Sen. Stephen Newman (R-Forrest) continued to argue strongly in support of hiring two sets of partisan-affiliated counsel, and that the subcommittee should make a firm recommendation to the full commission. “I strongly believe you can’t do this with one counsel. . . , “ Newman said.  “I’m very concerned about having to bet on a single-interest group, because you’re going to have to understand where they stand. I’m very much in favor of a bipartisan approach: I think it comes with two counsels.” Newman’s motion in support of partisan counsel was seconded by Mackenzie Babichenko, the citizen who serves as the commission’s Republican co-chair.  

Barker said he supported seeking partisan counsels as “the wise course of action” that would “make sure everybody feels comfortable with the type of information they have been given.” Barker said he did not anticipate that the counsels would argue with each other, but rather that they would be able to explain different sides of an issue. Del. Margaret Ransone (R-Kinsale) said she agreed with Barker’s comments. “I look at this as a way for me to learn ways to defend our work. I want to understand both sides.”

Sean Kumar, the subcommittee’s Democratic co-chair, and Greta Harris, Democratic co-chair of the full commission, continued to argue in support of hiring a single counsel. Kumar noted that the RFP said the commission was seeking advice on interpreting the laws governing redistricting. “I don’t understand why it has to be partisan if you are giving advice on the law,” he said. Kumar again argued that it was a waste of taxpayer money to hire two counsels and that if the legislative caucuses wanted partisan advice, they should be the ones to pay for it. Kumar also contended that it was “short-sighted” to make a decision before the commission determined whether there were law firms or legal scholars who could provide neutral or non-partisan advice.

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Budget and Finance Subcommittee to Set Extra Meeting on Draft RFPs

The Virginia Redistricting Commission’s Budget and Finance Subcommittee decided May 27 to schedule another meeting at the beginning of June to give it more time to review the language of several draft Requests for Proposal for legal services.

Sean Kumar, the subcommittee’s Democratic co-chair, praised the “rock star team” at the Division of Legislative Services for the work it has been doing to support the commission. But subcommittee members received three new draft RFPs right before the start of their meeting, and some wanted more time to review them. Sen. Stephen Newman (R-Forest) said that some would want to do a “deep dive” into the RFP language before the subcommittee provided a recommendation to the full commission at its June 7 meeting. (The subcommittee anticipated  scheduling a meeting on June 1 or 2,  possibly in the evening this time.)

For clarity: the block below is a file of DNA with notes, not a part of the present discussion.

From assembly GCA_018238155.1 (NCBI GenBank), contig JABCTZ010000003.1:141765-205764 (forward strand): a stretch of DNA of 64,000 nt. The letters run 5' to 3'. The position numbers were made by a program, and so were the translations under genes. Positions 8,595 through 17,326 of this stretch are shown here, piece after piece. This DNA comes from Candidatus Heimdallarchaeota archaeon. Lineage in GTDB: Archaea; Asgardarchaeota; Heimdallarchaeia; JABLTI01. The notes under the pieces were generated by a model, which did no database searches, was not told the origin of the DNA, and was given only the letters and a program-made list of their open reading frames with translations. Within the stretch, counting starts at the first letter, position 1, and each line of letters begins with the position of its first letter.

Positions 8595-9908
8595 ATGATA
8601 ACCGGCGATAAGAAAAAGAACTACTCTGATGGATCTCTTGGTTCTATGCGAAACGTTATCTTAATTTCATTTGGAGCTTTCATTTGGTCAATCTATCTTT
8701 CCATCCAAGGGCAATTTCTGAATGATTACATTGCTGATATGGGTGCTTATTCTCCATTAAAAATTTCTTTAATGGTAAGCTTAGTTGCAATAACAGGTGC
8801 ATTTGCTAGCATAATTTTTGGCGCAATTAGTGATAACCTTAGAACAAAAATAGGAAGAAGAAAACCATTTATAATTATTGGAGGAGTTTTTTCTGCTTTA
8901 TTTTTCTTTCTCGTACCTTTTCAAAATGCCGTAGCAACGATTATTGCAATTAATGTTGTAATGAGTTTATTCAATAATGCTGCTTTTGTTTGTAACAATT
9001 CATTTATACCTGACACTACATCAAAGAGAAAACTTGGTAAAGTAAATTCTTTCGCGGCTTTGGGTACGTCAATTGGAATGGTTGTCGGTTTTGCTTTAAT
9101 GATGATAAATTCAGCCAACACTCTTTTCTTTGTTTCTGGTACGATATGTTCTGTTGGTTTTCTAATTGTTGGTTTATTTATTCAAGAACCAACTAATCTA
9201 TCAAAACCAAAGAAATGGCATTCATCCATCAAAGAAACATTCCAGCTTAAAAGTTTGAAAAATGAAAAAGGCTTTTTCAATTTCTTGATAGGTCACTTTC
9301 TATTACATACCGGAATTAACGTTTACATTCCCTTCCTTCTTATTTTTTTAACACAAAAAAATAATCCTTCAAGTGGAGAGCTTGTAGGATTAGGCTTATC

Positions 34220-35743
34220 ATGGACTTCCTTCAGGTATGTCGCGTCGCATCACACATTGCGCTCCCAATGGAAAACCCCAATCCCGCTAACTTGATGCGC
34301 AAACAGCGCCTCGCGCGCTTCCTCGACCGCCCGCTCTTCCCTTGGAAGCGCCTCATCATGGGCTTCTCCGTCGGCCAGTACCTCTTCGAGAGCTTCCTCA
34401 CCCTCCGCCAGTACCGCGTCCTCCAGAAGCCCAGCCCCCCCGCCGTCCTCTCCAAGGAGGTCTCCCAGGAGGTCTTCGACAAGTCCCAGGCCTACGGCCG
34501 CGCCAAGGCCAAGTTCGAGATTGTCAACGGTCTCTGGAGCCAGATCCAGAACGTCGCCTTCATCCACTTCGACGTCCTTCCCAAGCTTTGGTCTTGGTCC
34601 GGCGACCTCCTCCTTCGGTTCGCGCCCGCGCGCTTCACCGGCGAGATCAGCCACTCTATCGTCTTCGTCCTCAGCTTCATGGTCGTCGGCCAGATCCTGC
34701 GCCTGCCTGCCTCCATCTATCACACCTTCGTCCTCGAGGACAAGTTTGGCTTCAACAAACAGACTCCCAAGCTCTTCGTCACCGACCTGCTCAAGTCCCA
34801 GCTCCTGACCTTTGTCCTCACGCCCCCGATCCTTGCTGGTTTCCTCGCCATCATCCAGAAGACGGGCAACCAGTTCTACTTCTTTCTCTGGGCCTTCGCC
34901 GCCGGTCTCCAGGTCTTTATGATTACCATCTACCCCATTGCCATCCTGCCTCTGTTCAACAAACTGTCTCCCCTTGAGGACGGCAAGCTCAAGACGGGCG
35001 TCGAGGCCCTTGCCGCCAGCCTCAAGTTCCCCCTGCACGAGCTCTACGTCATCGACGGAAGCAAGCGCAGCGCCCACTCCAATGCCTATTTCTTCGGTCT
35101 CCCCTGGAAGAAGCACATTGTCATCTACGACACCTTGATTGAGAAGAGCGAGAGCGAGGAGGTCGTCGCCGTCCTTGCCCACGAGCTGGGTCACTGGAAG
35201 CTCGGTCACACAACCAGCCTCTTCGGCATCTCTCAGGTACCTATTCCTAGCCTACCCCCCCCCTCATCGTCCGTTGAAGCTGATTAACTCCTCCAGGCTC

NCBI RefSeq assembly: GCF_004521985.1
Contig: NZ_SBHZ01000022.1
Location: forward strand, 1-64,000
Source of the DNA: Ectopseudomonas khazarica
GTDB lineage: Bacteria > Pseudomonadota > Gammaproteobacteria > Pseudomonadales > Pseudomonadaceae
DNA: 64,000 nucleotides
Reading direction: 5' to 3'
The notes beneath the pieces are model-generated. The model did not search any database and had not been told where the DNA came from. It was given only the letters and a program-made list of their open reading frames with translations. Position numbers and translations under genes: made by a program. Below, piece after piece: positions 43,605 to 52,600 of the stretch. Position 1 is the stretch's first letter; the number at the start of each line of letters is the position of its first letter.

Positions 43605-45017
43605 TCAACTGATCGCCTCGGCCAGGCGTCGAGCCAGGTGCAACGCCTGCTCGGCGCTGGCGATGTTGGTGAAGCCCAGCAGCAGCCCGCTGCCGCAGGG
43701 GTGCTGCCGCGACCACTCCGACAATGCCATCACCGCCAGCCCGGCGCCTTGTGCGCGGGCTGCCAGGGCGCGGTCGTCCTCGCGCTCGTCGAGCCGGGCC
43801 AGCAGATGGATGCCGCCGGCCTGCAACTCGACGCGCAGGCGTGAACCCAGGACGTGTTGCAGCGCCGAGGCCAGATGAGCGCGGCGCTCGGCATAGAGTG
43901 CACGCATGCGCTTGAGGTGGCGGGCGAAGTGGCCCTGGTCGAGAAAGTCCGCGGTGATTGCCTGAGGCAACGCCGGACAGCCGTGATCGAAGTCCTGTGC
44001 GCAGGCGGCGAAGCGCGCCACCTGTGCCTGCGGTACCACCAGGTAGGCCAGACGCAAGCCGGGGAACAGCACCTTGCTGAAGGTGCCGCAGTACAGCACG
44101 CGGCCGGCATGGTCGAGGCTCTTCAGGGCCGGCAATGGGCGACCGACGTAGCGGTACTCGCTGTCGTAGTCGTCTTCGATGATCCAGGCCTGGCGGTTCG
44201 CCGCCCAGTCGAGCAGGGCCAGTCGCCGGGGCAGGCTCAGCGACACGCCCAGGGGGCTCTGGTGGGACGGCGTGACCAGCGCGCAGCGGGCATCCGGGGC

The new draft RFPs would seek to identify lawyers that could make the case that they could provide non-partisan support to the commission, as well as firms that traditionally work for Democrats or Republicans. At previous meetings, legislative members had said that finding a non-partisan firm would amount to finding a “unicorn.” DLS staff member Brooks Braun, who prepared the drafts, said the commission could decide to send out more than one RFP. The draft RFPs start on page 8 of this document.  Braun added that if commissioners had a vision of how they would work with partisan counsel, that could be included in the RFP. DLS staff said the RFP would be placed on its website and on the state’s regular procurement website, but that copies could also be sent to lawyers who might be interested in doing the work or who had represented the legislative caucuses in the past.

Kumar continued to express his concern about the optics and expense of hiring two partisan counsels. In response to his questions, it was explained that in the last two redistricting cycles, the legislative caucuses had paid for hiring their legal support. Kumar questioned whether the commission could, in fact, hire counsel representing the political parties. Braun explained that the language of the procurement would make clear that a law firm worked for the commission as a whole, even if was chosen on the basis of its partisan affiliations.

Before the end of the meeting, Newman observed, “The commission will have a vote, and we’re used to winning and losing, and we’ll see where we end up. But ultimately, there is going to be a vote.” Kumar said he agreed.